The Tenth Case by Joseph Teller
|The Tenth Case by Joseph Teller|
|Reviewer: Jo Heffer|
|Summary: Jaywalker is an unorthodox defence lawyer in New York. Previous misdemeanours mean that he is about to face a three year suspension but not before he has been allowed to complete his last case. His client is beautiful, rich and accused of murdering her husband. There is so much evidence mounting against her that it's looking more and more as if this case is unwinnable. However, as this is his last case, Jaywalker is not going to leave any stone unturned in his efforts to defend the beautiful Samara.|
|Buy? Yes||Borrow? Yes|
|Pages: 400||Date: July 2009|
I am a great fan of courtroom dramas, which is one of the reasons why I enjoy John Grisham novels so much and I pretty much look on him as the master of this genre. So, when I discover a book that claims that it's better than Grisham or your money back I am bound to be interested. This was the claim made by the publishers of The Tenth Case and I had to read it. I do think that Grisham at his best is pretty unbeatable although not all that he writes lives up to expectations. So could this book beat, or at least match, what Grisham does? Read on...
At the start of the book, we meet Jaywalker, a defence lawyer, whose methods are somewhat unorthodox to say the least. In fact, he is in so much trouble that he is about to be barred from practicing law for three years. He is, however, permitted to complete ten existing cases before he is required to stop. Nine of these are quite straightforward and soon dispensed with but the tenth case is different. Samara Tannenbaum is accused of murdering her wealthy husband. The evidence is stacked against her, she has no alibi and only a month before the murder, she took out a hefty life assurance policy in case of his sudden death. The case looks unwinnable but Jaywalker still has to give it his best shot.
The book follows Jaywalker as he prepares for the case and then the actual trial itself. It is fascinating to read how the case progresses and how the lawyer sets about trying to refute all the evidence that is stacked against his client. I really liked the way the author gave the reader lots of insights into the way Jaywalker was thinking, particularly as he attempts to turn the facts around to his advantage. I enjoyed the way that, during the trial, we discovered why he would ask certain questions of witnesses but leave others out. The reader knows that he is one of the most successful defence lawyers, and this access to his thoughts help you to understand why.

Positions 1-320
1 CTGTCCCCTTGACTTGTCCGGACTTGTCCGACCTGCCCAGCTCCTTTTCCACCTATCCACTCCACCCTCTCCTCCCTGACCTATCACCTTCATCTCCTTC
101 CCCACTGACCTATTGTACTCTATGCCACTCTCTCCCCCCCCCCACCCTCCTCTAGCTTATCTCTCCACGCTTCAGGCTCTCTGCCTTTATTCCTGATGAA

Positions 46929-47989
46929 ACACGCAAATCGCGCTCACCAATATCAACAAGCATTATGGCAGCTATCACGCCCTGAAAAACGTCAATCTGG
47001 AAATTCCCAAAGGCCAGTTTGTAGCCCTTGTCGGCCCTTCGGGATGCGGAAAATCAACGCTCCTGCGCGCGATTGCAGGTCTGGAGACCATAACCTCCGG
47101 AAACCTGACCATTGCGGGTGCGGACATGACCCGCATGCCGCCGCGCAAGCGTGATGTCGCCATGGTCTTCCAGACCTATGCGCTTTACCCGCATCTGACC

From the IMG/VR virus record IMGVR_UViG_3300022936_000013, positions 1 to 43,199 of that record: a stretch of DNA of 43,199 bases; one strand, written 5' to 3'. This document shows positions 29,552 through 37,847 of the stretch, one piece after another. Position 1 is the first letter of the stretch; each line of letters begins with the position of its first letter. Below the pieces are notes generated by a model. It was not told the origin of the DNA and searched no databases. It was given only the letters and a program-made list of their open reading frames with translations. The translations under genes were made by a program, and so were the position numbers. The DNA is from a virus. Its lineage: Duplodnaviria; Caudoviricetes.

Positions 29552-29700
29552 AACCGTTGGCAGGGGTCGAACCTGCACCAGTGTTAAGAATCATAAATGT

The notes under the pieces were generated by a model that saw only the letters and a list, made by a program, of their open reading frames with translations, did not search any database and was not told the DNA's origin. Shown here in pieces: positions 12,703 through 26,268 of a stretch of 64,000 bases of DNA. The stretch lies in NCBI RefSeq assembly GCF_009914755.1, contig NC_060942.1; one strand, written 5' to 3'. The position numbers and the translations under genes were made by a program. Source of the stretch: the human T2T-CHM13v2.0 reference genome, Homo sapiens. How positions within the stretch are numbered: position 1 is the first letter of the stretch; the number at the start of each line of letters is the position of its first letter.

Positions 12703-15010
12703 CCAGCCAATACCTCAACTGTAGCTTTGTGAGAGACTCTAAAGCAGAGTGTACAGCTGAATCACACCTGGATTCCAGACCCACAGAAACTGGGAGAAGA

The way the trial unfolds is riveting and I wanted to read more and more. Much of the interrogation of the witnesses is presented as court transcripts which I thought worked very well. As well as increasing the pace, it gives an excellent feel to the way the examinations and cross-examinations are going and makes the reader feel that they could actually be there.
The main character, Jaywalker, is developed very well. Not only does the reader experience his excellent rhetoric and sharp mind in court, but they also get to know something of the man too. He comes across as very likeable and because of this, regardless of whether Samara is innocent or guilty, you want him to win. You can't help but smile as he manages to counter some significant piece of evidence, but you also despair at other times when he seems to lose ground with the jury.
In essence, this is a gripping courtroom drama, and the reason it is so is because it is well paced, engrossing and you really don't know to the very end how it is going to turn out. And, as with the very best of this type of novel, expect the unexpected. There are many twists along the way to its absorbing conclusion and towards the end I could not put it down.
So to return to the question of whether this book is better than Grisham, here is my verdict. In my opinion, it is definitely better than some and I rate it so highly that I would have to say that The Tenth Case is as good as Grisham's best. It really is that good and I am very glad that I read it.
I'd like to thank the publishers for sending a copy to The Bookbag.
If The Tenth Case appeals to you, why not read it and then compare it with one of John Grisham's such as The Appeal?
You can read more book reviews or buy The Tenth Case by Joseph Teller at Amazon.co.uk Amazon currently charges £2.99 for standard delivery for orders under £20, over which delivery is free.
You can read more book reviews or buy The Tenth Case by Joseph Teller at Amazon.com.
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